Taxonomic groups of phytoplankton are temporal and spatial patterns of
composed of species with very different phytoplankton distribution, and detect the
physiologies, so the analysis of dominant and descriptive phytoplankton
phytoplankton functional groups can better functional groups in this blocked valley
reveal the physiological, morphological, and (Lake Tigres system) during the dry season
ecological responses of the phytoplankton and the beginning of the rainy season of
community to environmental conditions 2004. We attempted to answer the following
(Reynolds, 2006). Functional groups of questions: (i) Was there any temporal change
phytoplankton are polyphyletic groups that in functional groups, mainly between the
respond similarly to a determined set of dry season and the beginning of the rainy
environmental conditions (Reynolds et al., season? (ii) Wa s t h e r e a n y s p a t i a l c h a n g e
2002; Reynolds, 2006). Their analysis in phytoplankton functional groups,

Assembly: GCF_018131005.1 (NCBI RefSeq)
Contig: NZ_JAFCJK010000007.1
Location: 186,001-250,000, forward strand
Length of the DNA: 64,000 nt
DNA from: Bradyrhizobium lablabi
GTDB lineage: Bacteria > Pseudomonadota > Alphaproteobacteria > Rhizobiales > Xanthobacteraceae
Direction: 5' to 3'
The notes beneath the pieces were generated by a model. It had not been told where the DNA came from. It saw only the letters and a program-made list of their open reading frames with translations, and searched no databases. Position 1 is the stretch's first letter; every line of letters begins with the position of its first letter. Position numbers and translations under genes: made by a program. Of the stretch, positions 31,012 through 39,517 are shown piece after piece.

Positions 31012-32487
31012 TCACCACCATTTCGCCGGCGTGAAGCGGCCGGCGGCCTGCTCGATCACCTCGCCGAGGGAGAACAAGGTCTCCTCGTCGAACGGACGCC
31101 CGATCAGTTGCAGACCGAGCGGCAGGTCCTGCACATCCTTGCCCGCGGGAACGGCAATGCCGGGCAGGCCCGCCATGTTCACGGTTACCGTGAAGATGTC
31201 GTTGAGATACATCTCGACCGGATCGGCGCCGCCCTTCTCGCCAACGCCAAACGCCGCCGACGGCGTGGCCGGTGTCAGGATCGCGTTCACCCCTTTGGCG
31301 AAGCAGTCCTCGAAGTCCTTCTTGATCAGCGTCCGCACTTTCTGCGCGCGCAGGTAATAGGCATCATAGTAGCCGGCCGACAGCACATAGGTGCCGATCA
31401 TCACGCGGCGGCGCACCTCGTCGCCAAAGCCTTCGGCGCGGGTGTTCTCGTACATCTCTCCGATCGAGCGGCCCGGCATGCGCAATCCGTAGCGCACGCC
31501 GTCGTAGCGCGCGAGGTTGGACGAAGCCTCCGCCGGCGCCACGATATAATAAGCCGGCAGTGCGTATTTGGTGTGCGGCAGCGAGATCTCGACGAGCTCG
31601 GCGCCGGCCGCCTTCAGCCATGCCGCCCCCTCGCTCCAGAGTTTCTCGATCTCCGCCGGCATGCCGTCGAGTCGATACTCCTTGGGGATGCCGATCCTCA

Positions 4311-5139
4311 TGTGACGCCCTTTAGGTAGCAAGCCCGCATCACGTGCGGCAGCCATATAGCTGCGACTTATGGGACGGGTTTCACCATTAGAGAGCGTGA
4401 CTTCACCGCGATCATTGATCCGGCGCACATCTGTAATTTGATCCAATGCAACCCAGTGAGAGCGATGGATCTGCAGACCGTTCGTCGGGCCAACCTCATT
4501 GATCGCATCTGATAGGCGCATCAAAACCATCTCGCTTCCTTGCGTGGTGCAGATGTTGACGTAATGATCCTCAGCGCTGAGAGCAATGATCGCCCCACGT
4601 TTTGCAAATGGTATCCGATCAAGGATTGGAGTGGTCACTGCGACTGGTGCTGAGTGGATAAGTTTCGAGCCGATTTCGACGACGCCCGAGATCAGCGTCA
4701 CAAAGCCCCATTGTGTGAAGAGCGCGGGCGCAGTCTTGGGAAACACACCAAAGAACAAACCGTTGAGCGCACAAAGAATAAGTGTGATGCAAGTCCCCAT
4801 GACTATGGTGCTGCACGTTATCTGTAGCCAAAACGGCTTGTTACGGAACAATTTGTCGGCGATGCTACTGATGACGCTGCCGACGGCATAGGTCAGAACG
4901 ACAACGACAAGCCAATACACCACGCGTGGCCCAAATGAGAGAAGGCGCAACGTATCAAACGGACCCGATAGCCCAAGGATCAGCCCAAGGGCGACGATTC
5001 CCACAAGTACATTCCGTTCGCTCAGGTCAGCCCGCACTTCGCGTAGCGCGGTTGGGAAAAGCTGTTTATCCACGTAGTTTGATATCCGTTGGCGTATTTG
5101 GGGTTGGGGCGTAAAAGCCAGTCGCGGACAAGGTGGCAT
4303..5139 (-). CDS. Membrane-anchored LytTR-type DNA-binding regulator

provides a better understanding of predominantly between the lotic and lentic
phytoplankton dynamics than describing the regions of the Lake Tigres system? (iii) Which
dynamics of taxonomic groups (Kruk et al., limnological variables were associated with
2002; Reynolds et al., 2002; Reynolds, these spatial and temporal changes in
2006). Presently, 31 phytoplankton phytoplankton functional groups? (iv) Do the
functional groups are described (Reynolds phytoplankton functional groups provide a
et al., 2002). good description of the limnological
Initially the functional groups were characteristics of the Lake Tigre system?
studied in temperate environments;
however, this concept appears to be Material and methods
appropriate for tropical environments as
well. Currently, phytoplankton functional The source of the Lake Tigres system
groups are receiving much attention, and is the Água Limpa River. It is located in the
have enhanced descriptions of the Britânia district of western Goiás state, cen-
dynamics of the community of taxonomic tral Brazil, in the Tocantins-Araguaia basin,
groups (Reynolds, 1997; Kruk et al., 2002; a t r i b u t a r y o f t h e Ve r m e l h o R i v e r ( F i g . 1 ) .
Reynolds et al., 2002; Nabout et al., 2006). Lake Tigres is large, 24.5 km long with a
Analysis of functional groups has been 60.83 km perimeter, and is a popular tourist